14 Mar 2022 - 13:00 / 14:30
403, Viale Romania
Speaker: Carmelo Genovese , Eleonora Iachini , Giuseppe Spataro , Luiss
Speaker: Carmelo Genovese
Title: Firms liquidity: empirical evidence and inventory model prediction
How do firms decide to manage their liquidity? How is it possible to explain the recent increase in firms' liquidity? Liquidity trap? Precautionary behaviour? In this paper I investigate the relationship between firms’ liquidity and macro-financial variables. Starting from the increase in liquidity’s holding, I construct an inventory model to explain the empirical findings.
Speaker: Eleonora Iachini
Title: Mutual funds and market liquidity: a twoway relationship
The paper investigates the impact of the relationship between market makers and non-banks on the liquidity of financial markets. Stylized facts suggest that the growing complexity that characterizes the financial system requires further attention and possibly a rethinking of some hypotheses of market microstructure studies on the determinants of market liquidity. Changes in the behaviour of market makers brought about by their increased risk aversion affect market liquidity not only through traditional channels (inventory, asymmetric information and transaction costs), but also through additional channels. We test this hypothesis using a unique data set on trades between primary dealers and mutual funds in both electronic markets and OTC. According to our preliminary results, overall OTC trading with mutual funds in both normal times and under stress tends to reduce liquidity.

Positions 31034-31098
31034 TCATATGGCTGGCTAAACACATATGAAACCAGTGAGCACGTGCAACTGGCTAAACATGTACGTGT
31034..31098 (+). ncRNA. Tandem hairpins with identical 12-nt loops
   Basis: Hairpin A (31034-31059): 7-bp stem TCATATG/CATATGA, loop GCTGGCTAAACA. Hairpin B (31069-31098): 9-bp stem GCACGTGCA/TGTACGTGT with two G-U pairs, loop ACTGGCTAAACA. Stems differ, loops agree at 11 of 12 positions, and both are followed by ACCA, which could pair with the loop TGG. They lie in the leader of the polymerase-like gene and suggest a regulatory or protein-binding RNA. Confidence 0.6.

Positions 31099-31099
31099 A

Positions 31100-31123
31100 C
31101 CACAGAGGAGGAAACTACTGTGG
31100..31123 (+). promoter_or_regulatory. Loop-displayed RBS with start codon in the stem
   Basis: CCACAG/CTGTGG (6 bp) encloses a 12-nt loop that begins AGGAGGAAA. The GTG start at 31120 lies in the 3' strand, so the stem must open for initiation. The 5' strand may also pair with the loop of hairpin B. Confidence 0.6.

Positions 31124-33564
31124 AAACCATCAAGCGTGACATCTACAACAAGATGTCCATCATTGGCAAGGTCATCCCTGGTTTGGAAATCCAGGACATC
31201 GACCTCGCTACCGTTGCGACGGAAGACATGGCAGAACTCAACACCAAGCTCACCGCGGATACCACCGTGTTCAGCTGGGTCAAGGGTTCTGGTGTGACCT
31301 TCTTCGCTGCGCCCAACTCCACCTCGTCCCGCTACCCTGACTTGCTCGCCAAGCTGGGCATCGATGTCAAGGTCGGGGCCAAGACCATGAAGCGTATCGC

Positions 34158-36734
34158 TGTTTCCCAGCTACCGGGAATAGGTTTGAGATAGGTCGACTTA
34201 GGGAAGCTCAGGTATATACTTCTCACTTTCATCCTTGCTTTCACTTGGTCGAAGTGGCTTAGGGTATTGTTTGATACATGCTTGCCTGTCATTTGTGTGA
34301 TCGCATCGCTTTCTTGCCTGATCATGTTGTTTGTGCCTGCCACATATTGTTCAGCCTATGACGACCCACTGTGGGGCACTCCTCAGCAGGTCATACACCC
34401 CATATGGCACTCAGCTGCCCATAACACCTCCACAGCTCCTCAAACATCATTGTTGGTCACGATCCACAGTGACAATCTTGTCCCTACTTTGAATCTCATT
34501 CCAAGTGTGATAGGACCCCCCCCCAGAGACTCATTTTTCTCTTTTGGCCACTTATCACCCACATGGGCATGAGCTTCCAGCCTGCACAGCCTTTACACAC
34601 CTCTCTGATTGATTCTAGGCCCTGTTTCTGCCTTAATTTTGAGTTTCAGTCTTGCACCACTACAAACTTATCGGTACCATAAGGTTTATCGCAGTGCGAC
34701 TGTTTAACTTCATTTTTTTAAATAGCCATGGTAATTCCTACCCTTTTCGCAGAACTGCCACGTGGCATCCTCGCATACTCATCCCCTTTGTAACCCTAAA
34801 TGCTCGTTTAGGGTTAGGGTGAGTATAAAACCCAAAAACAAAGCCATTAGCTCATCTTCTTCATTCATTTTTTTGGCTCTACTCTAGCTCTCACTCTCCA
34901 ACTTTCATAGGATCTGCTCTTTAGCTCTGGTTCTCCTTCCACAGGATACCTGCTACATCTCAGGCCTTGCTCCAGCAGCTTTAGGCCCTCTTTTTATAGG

Speaker: Giuseppe Spataro
Title: Strategic timing in politics and media attention: Evidence from Italy
This dissertation investigates whether politicians strategically time the date of law approvals to avoid overlaps with other newsworthy events. The analysis focuses on the scheduling of confidence votes in the Italian parliament. First, I constructed with NLP techniques a time series which tracks the amount of political news over total news. Evidence was found that cofidence votes are associated with higher coverage of political news. Additionally, they are less likely to be scheduled in days coinciding with predictable newsworthy events (e.g., major sport events), while there is no statistically significant correlation between the timing of the confidence votes and unpredictable newsworthy events (e.g., natural disasters). The results are corroborated by heterogenous effects between electoral and caretaker governments. Finally, I test whether the negative relation between confidence votes and predictable newsworthy events might be explained by politicians avoiding scheduling events in the presence of other ones that attract their own attention ("lazy" politicians). All in all, the evidence provided seem consistent with the alternative mechanism, i.e. politicians strategically timing confidence vote to signal the government's cohesion ("signaling" politicians).